In Shane Black’s grand tradition of gruff-and-morbid buddy comedies comes The Nice Guys, which is a comedy delivered at blunt-force, with a sly smirk. It’s goofily sardonic, awkwardly witty, shockingly brutal, and has an uncomfortable relationship with sex, by which it wants to ogle and overprotect women at the same time. That kind of oddball tonal sledgehammer will enamor audiences who find the approach novel, but in fact this has been Black’s M.O. as a screenwriter since he burst onto the scene with Lethal Weapon in 1987. It’s a transparent formula at this point for anyone paying attention – and yet, on the evidence of this film, it’s still a successful one.
The discordant blend of harsh violence, seedy sexuality, and Benny Hill-style comedy is jarring and disarming, though it’s been rendered into a very predictable pattern coming from Black, who has maintained a consistent point of view throughout a tumultuous career that saw him rocket to screenwriting stardom, then fall completely off the map, then find resurrection. A notorious partier and former addict, Black has apparently cleaned up his act in the intervening years, though his thematic obsessions have remained constant – sex, drugs, and violence, thrown into a cauldron and blended into an uncomfortably entertaining cocktail of which he is simultaneously wary and in love.
The hard-boiled pulp of cheap paperback detective novels is Black’s ever-present canvas, and the silly unpredictability of two mismatched antiheroes is the hinge on which zaniness turns throughout this environment. It’s no different in The Nice Guys, though the energizing jolt here is the pairing of Russell Crowe, handed his best grizzled movie star role in years, with Ryan Gosling, who is permitted to go full moron and relishes every minute. Crowe is Healy, an underground private investigator with a penchant for violence but diligent adherence to seeking justice. Gosling’s Holland March runs a more formalized PI racket that’s sole purpose is to bilk clients out of their cash with little intention of solving their cases. They’re both assholes, albeit of different varieties. Their paths cross as they investigate different angles of the same case: the death of infamous porn star Misty Mountains (Murielle Telio) and subsequent disappearance of her younger co-star, Amelia (Margaret Qualley). Maybe drugs were involved, or perhaps foul play, as hints of abuse are sprinkled in the wake of these events.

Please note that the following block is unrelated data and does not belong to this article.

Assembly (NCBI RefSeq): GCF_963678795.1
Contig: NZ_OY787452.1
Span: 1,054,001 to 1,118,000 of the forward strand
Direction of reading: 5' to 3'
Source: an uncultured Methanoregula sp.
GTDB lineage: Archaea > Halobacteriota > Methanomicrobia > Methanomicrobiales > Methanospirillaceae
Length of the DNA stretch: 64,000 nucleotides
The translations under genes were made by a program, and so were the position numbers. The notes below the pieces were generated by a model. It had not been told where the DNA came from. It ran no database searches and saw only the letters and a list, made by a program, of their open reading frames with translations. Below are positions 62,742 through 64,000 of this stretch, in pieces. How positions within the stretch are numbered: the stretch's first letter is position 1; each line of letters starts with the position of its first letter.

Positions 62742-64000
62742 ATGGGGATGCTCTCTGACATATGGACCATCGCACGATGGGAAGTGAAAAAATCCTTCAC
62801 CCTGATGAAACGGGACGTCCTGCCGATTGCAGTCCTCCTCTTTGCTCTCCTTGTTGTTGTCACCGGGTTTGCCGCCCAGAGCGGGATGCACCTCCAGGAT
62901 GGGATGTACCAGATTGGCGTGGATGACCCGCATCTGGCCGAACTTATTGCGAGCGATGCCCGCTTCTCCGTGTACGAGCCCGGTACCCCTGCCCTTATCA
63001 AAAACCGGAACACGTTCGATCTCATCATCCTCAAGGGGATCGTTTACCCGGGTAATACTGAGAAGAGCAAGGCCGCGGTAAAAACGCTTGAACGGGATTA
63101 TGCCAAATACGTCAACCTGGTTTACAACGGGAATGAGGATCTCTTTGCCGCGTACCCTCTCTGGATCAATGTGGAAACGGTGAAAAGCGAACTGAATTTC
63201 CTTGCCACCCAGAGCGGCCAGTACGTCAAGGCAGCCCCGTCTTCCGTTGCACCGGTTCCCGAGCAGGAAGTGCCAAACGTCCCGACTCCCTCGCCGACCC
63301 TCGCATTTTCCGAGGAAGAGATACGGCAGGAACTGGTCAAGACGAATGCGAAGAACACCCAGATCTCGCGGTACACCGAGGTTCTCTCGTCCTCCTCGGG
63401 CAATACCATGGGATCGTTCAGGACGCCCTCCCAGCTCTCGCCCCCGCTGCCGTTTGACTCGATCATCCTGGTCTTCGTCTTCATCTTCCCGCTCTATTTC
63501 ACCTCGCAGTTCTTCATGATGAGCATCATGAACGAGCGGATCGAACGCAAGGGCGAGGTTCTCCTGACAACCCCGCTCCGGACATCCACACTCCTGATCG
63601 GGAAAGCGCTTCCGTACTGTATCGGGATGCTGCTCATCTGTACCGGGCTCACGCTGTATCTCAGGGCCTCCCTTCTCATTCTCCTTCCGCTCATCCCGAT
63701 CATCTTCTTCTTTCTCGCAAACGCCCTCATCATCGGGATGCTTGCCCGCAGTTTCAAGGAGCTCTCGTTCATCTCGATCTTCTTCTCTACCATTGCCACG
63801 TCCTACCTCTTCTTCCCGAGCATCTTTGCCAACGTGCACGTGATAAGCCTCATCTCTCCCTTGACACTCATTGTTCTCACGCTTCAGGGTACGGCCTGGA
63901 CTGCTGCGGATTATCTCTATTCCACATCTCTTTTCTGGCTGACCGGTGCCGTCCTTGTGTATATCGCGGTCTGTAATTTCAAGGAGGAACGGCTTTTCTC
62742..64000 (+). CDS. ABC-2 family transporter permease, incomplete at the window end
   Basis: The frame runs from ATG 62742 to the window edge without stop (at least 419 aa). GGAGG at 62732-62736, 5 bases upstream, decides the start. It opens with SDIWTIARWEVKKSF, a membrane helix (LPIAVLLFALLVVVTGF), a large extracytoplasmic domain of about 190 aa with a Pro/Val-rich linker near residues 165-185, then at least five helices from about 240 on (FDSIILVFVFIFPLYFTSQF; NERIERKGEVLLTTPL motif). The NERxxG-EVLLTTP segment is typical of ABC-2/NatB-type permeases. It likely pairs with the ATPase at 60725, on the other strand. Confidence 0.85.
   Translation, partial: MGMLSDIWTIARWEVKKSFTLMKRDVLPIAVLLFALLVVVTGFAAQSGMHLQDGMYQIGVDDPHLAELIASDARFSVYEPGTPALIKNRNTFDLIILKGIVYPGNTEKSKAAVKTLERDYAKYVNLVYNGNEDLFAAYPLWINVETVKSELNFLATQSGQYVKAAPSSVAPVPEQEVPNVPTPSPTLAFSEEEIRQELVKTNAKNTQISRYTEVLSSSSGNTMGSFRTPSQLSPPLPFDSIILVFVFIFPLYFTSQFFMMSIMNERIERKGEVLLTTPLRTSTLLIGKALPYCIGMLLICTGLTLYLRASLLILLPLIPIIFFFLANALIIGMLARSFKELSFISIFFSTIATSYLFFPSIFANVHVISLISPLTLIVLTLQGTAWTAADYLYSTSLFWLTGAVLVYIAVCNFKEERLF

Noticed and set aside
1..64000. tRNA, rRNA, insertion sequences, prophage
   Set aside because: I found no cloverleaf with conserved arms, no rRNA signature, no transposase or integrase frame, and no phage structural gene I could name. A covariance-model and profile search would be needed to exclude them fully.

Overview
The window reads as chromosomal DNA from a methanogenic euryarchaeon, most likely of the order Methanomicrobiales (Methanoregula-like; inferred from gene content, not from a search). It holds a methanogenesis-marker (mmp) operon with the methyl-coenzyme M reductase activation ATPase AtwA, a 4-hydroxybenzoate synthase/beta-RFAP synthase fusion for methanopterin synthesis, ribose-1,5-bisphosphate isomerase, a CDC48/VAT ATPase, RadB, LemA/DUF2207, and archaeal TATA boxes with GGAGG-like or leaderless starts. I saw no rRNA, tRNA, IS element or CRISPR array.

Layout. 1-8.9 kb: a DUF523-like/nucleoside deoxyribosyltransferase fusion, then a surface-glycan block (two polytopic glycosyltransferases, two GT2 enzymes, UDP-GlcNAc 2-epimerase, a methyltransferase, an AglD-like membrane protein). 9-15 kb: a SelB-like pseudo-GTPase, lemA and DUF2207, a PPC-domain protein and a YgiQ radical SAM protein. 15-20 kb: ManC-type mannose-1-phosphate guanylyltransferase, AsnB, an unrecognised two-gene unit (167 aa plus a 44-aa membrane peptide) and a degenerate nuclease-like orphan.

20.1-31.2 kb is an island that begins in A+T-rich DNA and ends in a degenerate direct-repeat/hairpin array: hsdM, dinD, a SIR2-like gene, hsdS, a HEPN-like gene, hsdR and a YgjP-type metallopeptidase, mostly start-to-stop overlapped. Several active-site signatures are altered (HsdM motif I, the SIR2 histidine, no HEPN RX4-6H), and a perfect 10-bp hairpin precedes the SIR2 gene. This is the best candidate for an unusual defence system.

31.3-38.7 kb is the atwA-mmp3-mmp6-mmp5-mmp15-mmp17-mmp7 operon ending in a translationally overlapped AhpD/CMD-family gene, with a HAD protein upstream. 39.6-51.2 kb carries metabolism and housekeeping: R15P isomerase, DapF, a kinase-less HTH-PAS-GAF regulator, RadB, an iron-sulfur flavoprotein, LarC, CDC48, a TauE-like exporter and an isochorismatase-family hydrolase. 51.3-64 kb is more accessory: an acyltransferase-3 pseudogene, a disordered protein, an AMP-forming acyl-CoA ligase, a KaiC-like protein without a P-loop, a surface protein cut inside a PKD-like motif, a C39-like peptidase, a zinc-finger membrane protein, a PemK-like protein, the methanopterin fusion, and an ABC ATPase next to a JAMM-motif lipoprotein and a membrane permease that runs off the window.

Healy and March tip-toe into the seedy underworld of the ‘70s-era porn boom, encountering comically arch villains, two handfuls of sudden ultraviolent jolts, and a squirming preponderance of naked women, befitting the movie’s restless push-pull relationship with sensationalism. At times the satiric verve is clear, at others it feels like the filmmaker just can’t bring himself to look away. Such a shifting directorial gaze blunts the impact of the film’s otherwise sharp wit and off-the-wall eccentricity, which is carried off nimbly by Crowe and Gosling, whose charisma both separately and together gives us something to engage with as they guide us through the morbidity. Some of it works perfectly, more of it seems like the calibration is off just a tick, but the two stars never miss a beat.
Black and Anthony Bagarozzi’s screenplay is fun but not even remotely cohesive, willfully obtuse at every incomprehensible turn. Madcap insanity is the ultimate goal, with the writers challenging themselves to go further over the top from one scene to the next. Ever fascinated with the unexpected connection between seemingly divergent mysteries (for Black’s own personal dissection of said fascination, look no further than 2005’s Kiss Kiss Bang Bang, which acts as a self-reflective skewer), The Nice Guys bounces off the porn world, onto political activism and even government conspiracy on its way to a finale that is almost entirely inexplicable but too self-consciously ridiculous to not enjoy. That’s how the movie finally takes hold – it dares the audience not to indulge in its lunacy and wins. Had it stopped hedging on some of its seedier preoccupations, it would’ve been even easier to surrender. But, eventually, the film cracks us.